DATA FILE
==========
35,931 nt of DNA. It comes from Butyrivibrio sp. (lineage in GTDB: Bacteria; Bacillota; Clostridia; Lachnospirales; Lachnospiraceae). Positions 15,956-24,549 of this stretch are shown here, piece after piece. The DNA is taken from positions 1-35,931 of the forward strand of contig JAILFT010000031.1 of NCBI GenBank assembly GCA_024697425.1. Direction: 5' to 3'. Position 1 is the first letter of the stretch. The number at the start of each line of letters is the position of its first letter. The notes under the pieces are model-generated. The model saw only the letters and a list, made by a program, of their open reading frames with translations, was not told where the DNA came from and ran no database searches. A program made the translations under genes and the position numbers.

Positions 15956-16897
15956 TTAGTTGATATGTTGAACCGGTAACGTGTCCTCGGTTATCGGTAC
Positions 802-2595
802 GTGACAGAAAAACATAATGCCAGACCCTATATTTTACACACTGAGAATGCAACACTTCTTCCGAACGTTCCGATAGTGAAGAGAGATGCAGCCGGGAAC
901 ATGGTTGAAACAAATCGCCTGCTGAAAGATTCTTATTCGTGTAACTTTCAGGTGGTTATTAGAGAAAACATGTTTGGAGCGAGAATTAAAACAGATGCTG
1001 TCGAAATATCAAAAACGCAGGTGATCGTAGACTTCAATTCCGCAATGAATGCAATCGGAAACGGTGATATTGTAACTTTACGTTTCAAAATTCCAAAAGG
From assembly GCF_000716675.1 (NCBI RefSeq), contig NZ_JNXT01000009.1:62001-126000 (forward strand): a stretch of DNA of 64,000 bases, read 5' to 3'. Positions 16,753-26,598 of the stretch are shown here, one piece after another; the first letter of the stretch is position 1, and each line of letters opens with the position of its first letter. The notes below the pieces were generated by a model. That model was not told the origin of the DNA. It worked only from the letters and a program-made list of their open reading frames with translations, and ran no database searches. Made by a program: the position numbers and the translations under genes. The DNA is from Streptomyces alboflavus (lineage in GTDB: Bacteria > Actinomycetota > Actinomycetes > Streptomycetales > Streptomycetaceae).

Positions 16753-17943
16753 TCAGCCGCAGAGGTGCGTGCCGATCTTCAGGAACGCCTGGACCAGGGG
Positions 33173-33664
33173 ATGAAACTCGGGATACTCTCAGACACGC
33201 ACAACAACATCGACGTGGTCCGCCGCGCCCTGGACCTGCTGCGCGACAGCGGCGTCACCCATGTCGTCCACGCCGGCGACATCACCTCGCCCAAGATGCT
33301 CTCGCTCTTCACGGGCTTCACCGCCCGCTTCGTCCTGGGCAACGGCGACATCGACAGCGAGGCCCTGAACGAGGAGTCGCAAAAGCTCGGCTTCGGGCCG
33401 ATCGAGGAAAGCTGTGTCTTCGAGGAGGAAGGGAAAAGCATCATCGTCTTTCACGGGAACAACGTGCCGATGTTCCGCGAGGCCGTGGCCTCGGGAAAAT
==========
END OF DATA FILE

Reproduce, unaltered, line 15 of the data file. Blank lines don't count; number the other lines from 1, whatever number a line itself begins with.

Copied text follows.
33401 ATCGAGGAAAGCTGTGTCTTCGAGGAGGAAGGGAAAAGCATCATCGTCTTTCACGGGAACAACGTGCCGATGTTCCGCGAGGCCGTGGCCTCGGGAAAAT